Posts Tagged 'fuming'

Fuming Wood, and the Faster Way

The old craftsman style furniture had a very beautiful look, and I love the tones created by the coloring process (called fuming). I decided to do this with some white oak stools I bought at at an auction of a furniture factory that went out of business. Honestly, it didn’t turn out how I wanted, but happily enough, I didn’t destroy anything.

Fuming is done by using ammonia fumes to treat the wood, turning it darker, or green if you try it with red oak. I put the stools in a small room off my garage, and put some ammonia in a pie tin so it could spread throughout the air. Here is a picture of the stools before I started fuming them.

Stools, Pre-Fuming

Stools, Pre-Fuming

To try to drive as much ammonia into the air as I could, I used a piece of steel to allow me to put a candle under the pie tin. You can buy high concentrations of ammonia at print shops, or so I hear. There was none within over a hundred miles for me. I called. I used the lower concentrations that you get at the store for cleaning. I needed to get as much of it in the air as possible, and so here is what I used.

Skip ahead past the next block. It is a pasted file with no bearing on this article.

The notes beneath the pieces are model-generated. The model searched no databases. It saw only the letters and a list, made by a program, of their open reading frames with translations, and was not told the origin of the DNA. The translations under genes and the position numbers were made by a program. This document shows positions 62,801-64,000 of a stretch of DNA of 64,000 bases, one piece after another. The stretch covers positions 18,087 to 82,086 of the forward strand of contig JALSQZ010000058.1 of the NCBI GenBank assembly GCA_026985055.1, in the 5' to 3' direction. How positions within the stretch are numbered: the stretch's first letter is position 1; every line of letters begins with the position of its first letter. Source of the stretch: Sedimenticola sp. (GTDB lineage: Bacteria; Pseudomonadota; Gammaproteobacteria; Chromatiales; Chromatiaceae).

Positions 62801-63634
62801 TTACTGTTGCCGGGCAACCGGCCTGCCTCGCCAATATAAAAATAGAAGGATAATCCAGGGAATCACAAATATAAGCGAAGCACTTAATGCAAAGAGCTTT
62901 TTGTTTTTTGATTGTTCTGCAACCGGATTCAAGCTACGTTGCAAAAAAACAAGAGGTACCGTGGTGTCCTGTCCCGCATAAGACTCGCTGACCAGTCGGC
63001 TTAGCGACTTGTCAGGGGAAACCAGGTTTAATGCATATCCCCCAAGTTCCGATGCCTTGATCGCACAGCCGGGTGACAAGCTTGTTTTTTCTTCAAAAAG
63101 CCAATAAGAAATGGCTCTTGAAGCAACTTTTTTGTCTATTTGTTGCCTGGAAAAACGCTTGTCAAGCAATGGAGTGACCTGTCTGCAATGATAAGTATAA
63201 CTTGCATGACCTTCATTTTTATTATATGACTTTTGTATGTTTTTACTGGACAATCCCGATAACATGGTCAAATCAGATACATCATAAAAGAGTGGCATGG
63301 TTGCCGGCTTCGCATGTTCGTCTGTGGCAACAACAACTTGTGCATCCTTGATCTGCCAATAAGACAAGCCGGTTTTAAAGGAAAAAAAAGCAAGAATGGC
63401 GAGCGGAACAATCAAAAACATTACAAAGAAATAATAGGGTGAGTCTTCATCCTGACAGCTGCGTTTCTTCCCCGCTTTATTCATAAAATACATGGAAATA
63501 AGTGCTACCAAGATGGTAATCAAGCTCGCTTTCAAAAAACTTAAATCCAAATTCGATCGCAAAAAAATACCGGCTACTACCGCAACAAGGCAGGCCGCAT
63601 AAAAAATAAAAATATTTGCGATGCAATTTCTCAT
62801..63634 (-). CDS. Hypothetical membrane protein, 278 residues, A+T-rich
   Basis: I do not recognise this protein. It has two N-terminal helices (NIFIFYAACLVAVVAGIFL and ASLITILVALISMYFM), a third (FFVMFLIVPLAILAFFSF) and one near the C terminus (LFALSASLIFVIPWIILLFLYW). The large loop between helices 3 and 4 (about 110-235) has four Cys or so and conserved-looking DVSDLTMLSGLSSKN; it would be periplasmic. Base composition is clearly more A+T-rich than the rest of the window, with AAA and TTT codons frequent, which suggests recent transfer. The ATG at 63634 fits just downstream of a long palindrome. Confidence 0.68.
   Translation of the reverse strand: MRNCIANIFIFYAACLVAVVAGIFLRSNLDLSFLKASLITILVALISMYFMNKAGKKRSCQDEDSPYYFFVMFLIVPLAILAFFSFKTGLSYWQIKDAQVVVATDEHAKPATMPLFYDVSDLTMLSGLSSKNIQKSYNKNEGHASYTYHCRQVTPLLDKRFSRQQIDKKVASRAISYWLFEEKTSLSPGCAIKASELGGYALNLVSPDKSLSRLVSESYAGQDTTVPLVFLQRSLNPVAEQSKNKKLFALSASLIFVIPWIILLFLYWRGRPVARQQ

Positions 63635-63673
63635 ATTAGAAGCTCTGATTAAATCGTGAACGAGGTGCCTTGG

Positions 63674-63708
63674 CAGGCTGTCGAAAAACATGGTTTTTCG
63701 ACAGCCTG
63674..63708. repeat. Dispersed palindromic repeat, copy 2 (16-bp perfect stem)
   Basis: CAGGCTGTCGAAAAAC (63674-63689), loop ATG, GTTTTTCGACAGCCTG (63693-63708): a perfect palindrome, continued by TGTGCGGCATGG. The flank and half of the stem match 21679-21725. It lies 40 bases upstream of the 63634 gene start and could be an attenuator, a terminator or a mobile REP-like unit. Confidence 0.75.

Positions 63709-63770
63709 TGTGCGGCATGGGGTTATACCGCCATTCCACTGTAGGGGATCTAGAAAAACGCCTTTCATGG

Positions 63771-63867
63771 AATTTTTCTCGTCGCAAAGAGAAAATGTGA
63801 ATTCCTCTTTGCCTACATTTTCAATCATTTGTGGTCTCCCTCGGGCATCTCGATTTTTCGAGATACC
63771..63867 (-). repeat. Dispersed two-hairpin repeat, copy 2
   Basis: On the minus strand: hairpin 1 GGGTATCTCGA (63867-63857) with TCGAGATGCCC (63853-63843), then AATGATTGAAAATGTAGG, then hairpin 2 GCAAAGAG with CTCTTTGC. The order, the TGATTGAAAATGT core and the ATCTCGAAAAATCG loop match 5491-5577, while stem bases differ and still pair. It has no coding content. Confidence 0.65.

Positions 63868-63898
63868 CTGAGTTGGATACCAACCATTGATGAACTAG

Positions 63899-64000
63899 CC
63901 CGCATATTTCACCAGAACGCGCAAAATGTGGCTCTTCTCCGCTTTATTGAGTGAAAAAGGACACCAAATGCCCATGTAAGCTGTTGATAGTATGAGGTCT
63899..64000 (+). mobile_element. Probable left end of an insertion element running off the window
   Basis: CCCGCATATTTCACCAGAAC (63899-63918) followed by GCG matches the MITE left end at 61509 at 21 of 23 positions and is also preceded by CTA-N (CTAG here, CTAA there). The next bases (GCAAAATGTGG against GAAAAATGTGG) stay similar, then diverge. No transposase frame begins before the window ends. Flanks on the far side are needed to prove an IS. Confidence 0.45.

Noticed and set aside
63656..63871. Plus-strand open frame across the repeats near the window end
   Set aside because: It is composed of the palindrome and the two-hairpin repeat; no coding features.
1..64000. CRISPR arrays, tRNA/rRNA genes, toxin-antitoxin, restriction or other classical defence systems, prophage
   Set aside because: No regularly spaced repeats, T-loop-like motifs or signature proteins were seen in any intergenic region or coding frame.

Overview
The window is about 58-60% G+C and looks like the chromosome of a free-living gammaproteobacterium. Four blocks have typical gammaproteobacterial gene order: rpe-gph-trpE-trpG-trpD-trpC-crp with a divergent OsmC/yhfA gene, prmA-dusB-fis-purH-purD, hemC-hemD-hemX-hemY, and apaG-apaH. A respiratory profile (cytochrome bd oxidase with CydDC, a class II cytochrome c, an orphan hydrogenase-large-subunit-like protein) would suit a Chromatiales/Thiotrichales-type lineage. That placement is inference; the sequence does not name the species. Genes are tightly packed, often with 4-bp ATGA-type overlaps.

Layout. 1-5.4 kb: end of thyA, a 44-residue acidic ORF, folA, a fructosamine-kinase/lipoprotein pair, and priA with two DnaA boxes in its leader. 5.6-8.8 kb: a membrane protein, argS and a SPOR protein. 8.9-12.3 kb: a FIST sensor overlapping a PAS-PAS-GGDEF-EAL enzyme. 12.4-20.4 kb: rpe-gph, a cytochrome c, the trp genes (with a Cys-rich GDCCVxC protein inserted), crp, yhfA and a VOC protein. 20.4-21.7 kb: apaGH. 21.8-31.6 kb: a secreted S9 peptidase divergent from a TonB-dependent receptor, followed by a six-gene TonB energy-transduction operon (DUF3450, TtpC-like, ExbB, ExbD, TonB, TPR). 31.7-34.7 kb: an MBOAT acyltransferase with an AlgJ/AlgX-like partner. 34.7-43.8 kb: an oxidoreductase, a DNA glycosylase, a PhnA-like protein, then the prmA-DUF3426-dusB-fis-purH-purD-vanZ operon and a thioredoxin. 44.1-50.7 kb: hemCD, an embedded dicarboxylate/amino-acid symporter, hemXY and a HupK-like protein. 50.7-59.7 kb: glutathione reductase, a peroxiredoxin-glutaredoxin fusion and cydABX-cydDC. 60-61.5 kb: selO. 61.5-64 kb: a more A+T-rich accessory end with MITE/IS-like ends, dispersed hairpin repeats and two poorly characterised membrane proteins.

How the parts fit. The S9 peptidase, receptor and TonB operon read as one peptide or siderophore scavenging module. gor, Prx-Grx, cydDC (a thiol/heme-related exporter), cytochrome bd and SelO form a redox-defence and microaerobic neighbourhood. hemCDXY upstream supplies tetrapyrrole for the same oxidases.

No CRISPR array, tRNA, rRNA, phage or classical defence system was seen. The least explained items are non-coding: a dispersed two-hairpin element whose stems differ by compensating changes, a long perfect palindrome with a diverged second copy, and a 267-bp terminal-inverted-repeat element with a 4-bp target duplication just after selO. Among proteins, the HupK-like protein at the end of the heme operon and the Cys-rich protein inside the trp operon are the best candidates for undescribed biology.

Driving Ammonia into the Air

Driving Ammonia into the Air

I would fill up the tin, light the candle, and shut the door, leaving it for about 12 hours, and then repeat the process. I did this for 4 days. Here is a picture at the end of 4 days.

Chairs after 5 days of Fuming

Chairs after 5 days of Fuming

I couldn’t detect a big difference either. If you saw them in person, they did darken a bit, and it did make the grain pop out a lot. All the same, I was looking for a bit darker. Something like this.

Finished Stool

Finished Stool

To get the change, I applied Red Mahogany stain, from your basic Minwax can. The finish is a lacquer finish that I applied with a new toy, a Porter Cable gravity feed spray gun. It was very easy and quick to use, and very easy to clean up. This is the spray gun I used to apply the laquer. I put on a few coats and was very happy with the look and the speed. There was also very little overspray. I have also used the gun to help my brother with a vanity. It makes me wonder why I ever brushed on polyurethane.

Good luck, and please give questions or comments if you have any.

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